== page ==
Detection and identification of blood are crucial to forensic investigation, and most reagents used for these tests are based on colorimetric changes owing to the nature of haemoglobin to catalyse the oxidation of chromogenic compounds. However, these reagents display toxic behaviour, such as causing DNA degradation. There is also a significant possibility of giving false-positive results with similar-coloured fluids as blood. New collaborative research at the Nanomaterials and Toxicology Laboratory led by Ritesh Shukla, Assistant Professor, School of Arts and Sciences, has introduced a state-of-the-art methodology for preliminary blood detection and screening using a fluorescent dye, 2,7 dichloro-fluorescein-di-acetate (DCFDA). This study was recently published in the Microchemical Journal.
The research focuses on exploring a methodology for preliminary blood detection (screening method) using a fluorescein-derived DCFDA dye, which can effectively identify fresh, aged, and dried blood stains on various surfaces such as glass, cloth, wood, and metal. This method is different from the conventional forensic blood screening method currently used. In conventional methods, H2O2 is used as a catalyst for forensic blood screening tests, whereas in the presented methodology, DCFDA dye can detect blood in various conditions for up to 20 days.
The dye is very sensitive and can accurately distinguish blood from other bodily fluids. Additionally, it doesn’t show any false positive results with similar-looking red and maroon-coloured stains. The DCFDA dye exhibits non-genotoxic effects with no adverse effects on DNA, thus minimising the chances of DNA degradation in the blood sample. Professor Shukla says, “Developing DCFDA as a non-genotoxic fluorescent dye for blood screening presents a significant advancement in forensic science. In the future, I see this blood detection method being used prior to DNA fingerprinting. This would be beneficial for forensic investigations as it has the potential to expedite the process and make it more efficient. Timely analysis is crucial as the ability to produce fluorescence diminishes beyond 20 days. However, even highly diluted blood samples exhibit positive detection, further highlighting the sensitivity of DCF-DA in identifying diluted blood concentrations.”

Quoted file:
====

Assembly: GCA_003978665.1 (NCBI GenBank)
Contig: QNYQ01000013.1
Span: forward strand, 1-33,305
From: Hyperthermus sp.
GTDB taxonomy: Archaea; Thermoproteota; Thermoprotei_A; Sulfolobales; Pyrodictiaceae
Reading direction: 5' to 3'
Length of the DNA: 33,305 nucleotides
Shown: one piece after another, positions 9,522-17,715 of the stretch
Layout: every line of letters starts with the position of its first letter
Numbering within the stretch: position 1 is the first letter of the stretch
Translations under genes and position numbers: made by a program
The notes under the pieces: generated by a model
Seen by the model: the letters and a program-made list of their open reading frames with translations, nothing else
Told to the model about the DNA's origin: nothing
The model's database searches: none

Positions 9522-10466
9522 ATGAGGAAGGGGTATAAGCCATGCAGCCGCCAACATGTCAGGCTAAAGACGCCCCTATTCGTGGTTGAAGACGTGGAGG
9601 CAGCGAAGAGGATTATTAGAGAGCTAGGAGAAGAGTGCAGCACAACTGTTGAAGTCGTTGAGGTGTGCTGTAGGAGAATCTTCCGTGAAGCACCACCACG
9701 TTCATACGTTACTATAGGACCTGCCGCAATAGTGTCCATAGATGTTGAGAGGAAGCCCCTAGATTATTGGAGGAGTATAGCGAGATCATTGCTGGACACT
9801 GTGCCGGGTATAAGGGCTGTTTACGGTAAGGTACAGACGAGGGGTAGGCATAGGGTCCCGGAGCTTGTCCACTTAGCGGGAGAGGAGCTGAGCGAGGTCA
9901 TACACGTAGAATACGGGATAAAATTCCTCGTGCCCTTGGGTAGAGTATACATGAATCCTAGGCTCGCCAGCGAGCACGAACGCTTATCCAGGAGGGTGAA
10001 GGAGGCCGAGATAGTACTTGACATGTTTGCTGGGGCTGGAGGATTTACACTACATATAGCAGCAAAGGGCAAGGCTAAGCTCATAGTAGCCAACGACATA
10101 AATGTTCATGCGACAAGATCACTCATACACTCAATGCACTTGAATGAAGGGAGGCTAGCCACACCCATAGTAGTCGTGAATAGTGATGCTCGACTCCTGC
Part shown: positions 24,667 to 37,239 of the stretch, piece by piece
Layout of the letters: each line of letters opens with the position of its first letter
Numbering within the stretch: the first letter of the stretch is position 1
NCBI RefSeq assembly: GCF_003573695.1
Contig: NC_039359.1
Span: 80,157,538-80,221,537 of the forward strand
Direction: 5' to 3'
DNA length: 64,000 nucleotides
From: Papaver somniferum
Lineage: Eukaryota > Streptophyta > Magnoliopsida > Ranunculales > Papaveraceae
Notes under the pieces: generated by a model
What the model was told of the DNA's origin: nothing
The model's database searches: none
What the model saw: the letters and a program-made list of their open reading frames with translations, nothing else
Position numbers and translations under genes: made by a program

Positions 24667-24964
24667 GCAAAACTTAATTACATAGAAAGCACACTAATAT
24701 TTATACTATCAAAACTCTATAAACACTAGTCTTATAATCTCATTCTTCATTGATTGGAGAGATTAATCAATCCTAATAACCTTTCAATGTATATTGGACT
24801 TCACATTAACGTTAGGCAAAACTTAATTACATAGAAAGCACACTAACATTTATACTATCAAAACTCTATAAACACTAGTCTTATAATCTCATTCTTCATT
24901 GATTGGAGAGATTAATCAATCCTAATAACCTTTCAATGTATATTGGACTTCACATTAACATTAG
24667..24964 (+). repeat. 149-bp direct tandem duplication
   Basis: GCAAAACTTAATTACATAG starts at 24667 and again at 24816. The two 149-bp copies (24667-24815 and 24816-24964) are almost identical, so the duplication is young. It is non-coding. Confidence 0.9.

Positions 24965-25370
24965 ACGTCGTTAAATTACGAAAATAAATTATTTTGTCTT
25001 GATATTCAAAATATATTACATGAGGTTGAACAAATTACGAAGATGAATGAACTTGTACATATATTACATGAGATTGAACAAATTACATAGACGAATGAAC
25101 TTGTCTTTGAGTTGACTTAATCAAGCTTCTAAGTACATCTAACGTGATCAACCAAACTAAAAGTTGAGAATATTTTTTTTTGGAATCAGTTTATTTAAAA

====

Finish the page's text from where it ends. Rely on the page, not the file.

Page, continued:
The paper is co-authored by Professor Shukla; Kamayani Vajpayee, Doctoral Candidate, Biological and Life Sciences, School of Arts and Sciences; Undergraduate dissertation students at the Nanomaterials and Toxicology Laboratory, Preet Desai, Prakshal B Parekh, Hrishita C Sitwala, and Kanishkaa P Suri; and Hirak Ranjan Dash, Assistant Professor, National Forensic Science University, Delhi Campus.